Fifty years ago, on 15 November 1971, a prophetic advertisement in Electronic News appeared to announce “a new era of integrated electronics.” The debut of Intel’s 4004 ushered in the revolution of the general-purpose programmable processor, and, by extension, the modern computer age.
Gordon Moore and Bob Noyce didn’t found Intel in 1968 to design microprocessors. Instead, their focus was firmly on memories. In October 1970, Intel introduced the 1103 DRAM, which laid the foundation for becoming the world’s largest memory company later in the decade. While the startup waited for the memory business to take off, however, it needed all the business it could get.
And so, in 1969, Intel accepted a contract from the Japanese manufacturer Business Computer Corporation to manufacture the chips for its 141-PF calculator. Busicom had come up with a fixed-purpose design requiring twelve ICs, three of which were special-purpose processing units. The Japanese company wanted Intel to design and manufacture these chips.
Intel, however, determined that Busicom’s design was too complex and, crucially, couldn’t be realized using Intel’s standard 16-pin packaging. This prompted Intel engineer Marcian ‘Ted’ Hoff to come up with a more efficient design that was comprised of only four chips. The processing unit in this chipset, the Intel 4004, was destined to become the world’s first monolithic commercial general-purpose microprocessor.
The addition of “monolithic” and “commercial” is important here because the term “microprocessor” was already in use by then. It was coined in 1968 by the Massachusetts startup Viatron Computer Systems to describe an 18-chip minicomputer. In addition, commercial products with a microprocessor on board had been released, but the 4004 was the first processor to be sold as a component on the general market.
The 4004 was extremely challenging to realize and there wasn’t much time to get it done. “When I saw the project schedules that were promised to Busicom, my jaw dropped: I had less than six months to design four chips, one of which, the CPU, was at the boundary of what was possible; a chip of that complexity had never been done before. I had nobody working for me to share the workload; Intel had never done random-logic custom chips before,” recalls Federico Faggin, who was hired to do the project in 1970.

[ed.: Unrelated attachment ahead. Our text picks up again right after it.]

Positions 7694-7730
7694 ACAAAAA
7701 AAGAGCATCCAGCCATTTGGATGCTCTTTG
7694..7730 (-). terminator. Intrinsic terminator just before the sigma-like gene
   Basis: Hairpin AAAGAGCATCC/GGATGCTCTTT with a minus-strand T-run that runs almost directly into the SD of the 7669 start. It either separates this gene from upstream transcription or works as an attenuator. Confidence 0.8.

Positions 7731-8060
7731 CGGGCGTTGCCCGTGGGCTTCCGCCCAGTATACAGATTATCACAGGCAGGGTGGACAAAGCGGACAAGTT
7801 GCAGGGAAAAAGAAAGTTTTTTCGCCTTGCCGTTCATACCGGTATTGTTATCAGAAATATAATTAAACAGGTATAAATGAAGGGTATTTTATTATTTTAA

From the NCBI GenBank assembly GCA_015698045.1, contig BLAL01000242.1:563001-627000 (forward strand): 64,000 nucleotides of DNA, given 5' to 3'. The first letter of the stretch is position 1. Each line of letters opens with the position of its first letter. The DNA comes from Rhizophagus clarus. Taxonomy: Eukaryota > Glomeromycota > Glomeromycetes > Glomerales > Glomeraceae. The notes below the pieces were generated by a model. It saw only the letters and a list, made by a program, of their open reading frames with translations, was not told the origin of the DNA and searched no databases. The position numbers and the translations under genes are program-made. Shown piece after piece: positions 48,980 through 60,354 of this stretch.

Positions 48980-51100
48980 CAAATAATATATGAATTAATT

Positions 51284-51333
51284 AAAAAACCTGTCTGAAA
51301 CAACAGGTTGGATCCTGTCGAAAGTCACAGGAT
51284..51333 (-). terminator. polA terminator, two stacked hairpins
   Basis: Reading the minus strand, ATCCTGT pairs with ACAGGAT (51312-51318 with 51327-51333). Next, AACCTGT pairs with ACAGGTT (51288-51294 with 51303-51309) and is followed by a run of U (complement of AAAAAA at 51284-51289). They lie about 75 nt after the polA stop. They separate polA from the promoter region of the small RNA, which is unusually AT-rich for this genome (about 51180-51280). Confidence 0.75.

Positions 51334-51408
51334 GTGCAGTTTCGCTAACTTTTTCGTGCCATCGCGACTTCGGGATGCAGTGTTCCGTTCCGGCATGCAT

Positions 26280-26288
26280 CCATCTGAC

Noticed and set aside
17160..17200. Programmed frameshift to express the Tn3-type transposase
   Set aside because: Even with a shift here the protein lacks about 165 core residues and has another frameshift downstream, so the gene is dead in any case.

The Italian was the right man for the job, however. Before joining Intel in 1970, he’d been working at Fairchild Semiconductor on metal-oxide-semiconductor (MOS) technology, which some believed could prove superior to the incumbent bipolar transistor technology. In fact, Faggin focused on what proved to be an essential ingredient to make MOS-based microprocessors competitive.
Early MOS transistors were plagued by a parasitic capacitance effect caused by excessive overlap of the gate and the source and drain regions. This could be avoided by forming the gate first and using it to define the source and drain regions, resulting in perfect alignment all the time. Unfortunately, the aluminum used to make the gate electrode wasn’t compatible with that process, since this metal can’t withstand the high temperatures required to form the source and drain junctions.
Building on research at Bell Labs, Faggin managed to replace aluminum with polysilicon, opening the door to self-aligned gates. Supplemented by two additional innovations, chips featuring silicon-gate (SGT) technology proved far superior to their aluminum-gate predecessors. It allowed integration of about twice the number of random-logic transistors on the same chip size, achieving five to ten times the speed of the incumbent technology for the same power dissipation.
Easy to fix